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What We May Give

When snow is shaken
From the balsam trees
And they're cut down
And brought into our houses

When clustered sparks
Of many-colored fire
Appear at night
In ordinary windows

We hear and sing
The customary carols

They bring us ragged miracles
And hay and candles
And flowering weeds of poetry
That are loved all the more
Because they are so common

But there are carols
That carry phrases
Of the haunting music
Of the other world
A music wild and dangerous
As a prophet's message

Or the fresh truth of children
Who though they come to us
From our own bodies
Are altogether new
With their small limbs
And birdlike voices

They look at us
With their clear eyes
And ask the piercing questions
God alone can answer.

- Anne Porter

From my earliest memory as a child, Christmas has always meant something special. Something unique to my family. For one thing, I had a Grandma and Grandpa who for most of the Christmases of my childhood, were dressed as Santa and Mrs. Claus. My grandfather, a business executive and El Katif Shriner, cheered the children of The Shriners Childrens Hospital in Spokane all of December with his hearty laugh, smashing red velvet suit, reindeer bells, and thick white hair and twinkly eyes. He loved children, loved Christmas, and growing up a poor Scotsman, felt the very best gift was to cheer up ill children with a hug and toy. My grandmother stood at his side handing out smiles and the presents she wrapped nightly.

Christmas morning spent with my grandparents meant "Santa" would appear at the front door jangling his bells in his amazing Santa suit just for us, his grandkids, home for a week from wherever we were in our lives as a military family. My mother, one of the sick children herself the year she was seven with rheumatic fever, spent a year in isolation in a children's hospital. She both loved her father for his generous spirit (perhaps born of cheering her up in the hospital as a child) and pained by memories of the loneliness and isolation the holidays symbolized for her: separation at a time dedicated to family. Christmas also became the one acknowledged armistice in the conflicted relationship between my parents. Whatever sorrows, arguments or disappointments the year might contain, Christmas marked a time my family came together. My mother, an ice skater, built homemade rinks in our wintry back yards. There were trips to the mountains to hike through the snow and find our tree. There were lights and presents even when the money was tight; sledding, cocoa, and snowmen in the front yard. Christmas Eve was the one night it was okay to fall asleep under the tree, looking upwards at the beauty of the lights waiting for magical Santa. The one night God seemed real and close, an expression of peace and love.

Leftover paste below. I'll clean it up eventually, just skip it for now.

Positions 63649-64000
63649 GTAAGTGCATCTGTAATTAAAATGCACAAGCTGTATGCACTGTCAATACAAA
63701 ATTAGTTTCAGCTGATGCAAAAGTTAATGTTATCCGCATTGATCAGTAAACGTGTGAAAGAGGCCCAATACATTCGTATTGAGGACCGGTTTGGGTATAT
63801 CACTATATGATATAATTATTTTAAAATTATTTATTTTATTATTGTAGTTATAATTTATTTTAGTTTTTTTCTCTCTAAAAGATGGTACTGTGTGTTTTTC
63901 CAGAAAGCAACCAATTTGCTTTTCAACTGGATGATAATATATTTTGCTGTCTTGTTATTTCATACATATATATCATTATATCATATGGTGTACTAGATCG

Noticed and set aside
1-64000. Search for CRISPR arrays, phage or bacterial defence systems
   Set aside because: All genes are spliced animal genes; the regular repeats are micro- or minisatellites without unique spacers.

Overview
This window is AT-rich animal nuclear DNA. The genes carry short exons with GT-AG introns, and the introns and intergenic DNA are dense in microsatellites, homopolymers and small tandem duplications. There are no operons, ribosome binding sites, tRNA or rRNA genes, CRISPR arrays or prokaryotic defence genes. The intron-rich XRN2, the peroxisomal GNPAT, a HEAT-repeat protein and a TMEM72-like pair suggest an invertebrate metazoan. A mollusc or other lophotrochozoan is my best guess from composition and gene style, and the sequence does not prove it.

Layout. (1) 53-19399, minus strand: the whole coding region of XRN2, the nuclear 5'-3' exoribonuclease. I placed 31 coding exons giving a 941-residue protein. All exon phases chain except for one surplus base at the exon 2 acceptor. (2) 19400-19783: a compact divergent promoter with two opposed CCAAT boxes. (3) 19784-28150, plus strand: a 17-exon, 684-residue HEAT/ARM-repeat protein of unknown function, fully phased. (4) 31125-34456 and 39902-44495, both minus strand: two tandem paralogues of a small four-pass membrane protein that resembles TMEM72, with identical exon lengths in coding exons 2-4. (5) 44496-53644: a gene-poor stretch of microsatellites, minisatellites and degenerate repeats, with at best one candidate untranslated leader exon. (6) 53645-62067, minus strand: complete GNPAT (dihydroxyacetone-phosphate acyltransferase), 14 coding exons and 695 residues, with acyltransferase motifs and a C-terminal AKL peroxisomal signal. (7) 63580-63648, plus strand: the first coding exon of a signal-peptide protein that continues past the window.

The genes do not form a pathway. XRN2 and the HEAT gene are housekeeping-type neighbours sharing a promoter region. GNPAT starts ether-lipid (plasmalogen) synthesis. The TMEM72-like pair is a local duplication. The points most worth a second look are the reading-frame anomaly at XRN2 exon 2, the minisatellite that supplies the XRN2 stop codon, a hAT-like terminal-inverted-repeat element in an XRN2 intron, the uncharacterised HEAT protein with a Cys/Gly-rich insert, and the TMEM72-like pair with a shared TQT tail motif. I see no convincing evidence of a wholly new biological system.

After blending both Jewish and Christian traditions together in my own adult life, I discovered that, like my mother, I have a complicated adult relationship with the holiday now. When my husband Ken was ill with cancer and went into surgery on Christmas Eve of 2002, I sat the night beside him after that failed operation watching televised celebrations from the Vatican, marooned in the cold indifferent rhythms of the hospital and the disconnected attitude of the shift nurse on our floor. The night resonated with the utter absence of God. Where was the magic? The sacred? Simple compassion of the human kind? I held my husband's head as he retched uncontrollably, feeling like one of the lost souls my grandfather might have cheered, not the girl who loved and found solace, always, in this one exquisite night of the year.

Those moments gild the day with a particular melancholy. A poignancy in which the beauty of Christmas subtly marks the prelude to feelings of real loss.

Life goes on. My family and I make holiday cookies, decorate a tree with ornaments and vintage decorations that hold memories of people and places and times past. There is a "Just Married" ornament with Ken; a pewter engraved book celebrating my first published novel; framed pictures of the kids; glass ornaments from Germany my uncle bought my grandparents during the Korean War; a hand-painted ornament with my mom's and my name on it the year I turned one; the Christmas stocking my grandma made me of hand-stitched velvet and sequins, the stockings I made everyone in the family after that. My daughter's stocking from her Godmother and the quilting club that is 4 feet long. School ornaments from the kids' colleges, travel mementos gathered with my second husband, Greg; the dog and ski and music and Barbie collections. The album of my life is on that tree. I tell my life in Christmases.

Christmas isn't a religious holiday or a festive month on the calendar for me: the season signifies a willful decision to create joy, when the human need to love reaches across disappointment and misfortune. Christmas is my grandfather with a sick child in a hospital johnnie on his knee holding in his hand a new toy. It is my parents pulling something happy together. Christmas is the time of year, for me, when people try a little harder and often succeed at making the world a better place. Snowflakes and glowing lights, mystery packages and sweets. When we battle the darkness with as much light as we can muster.

So as James Taylor sings his particularly melancholy "Have Yourself a Merry Little Christmas" in my study as I write this, I smile. Yes, it is a world of chipped edges and tattered corners. But life is also beautiful in its capacity to reflect the best we give it.

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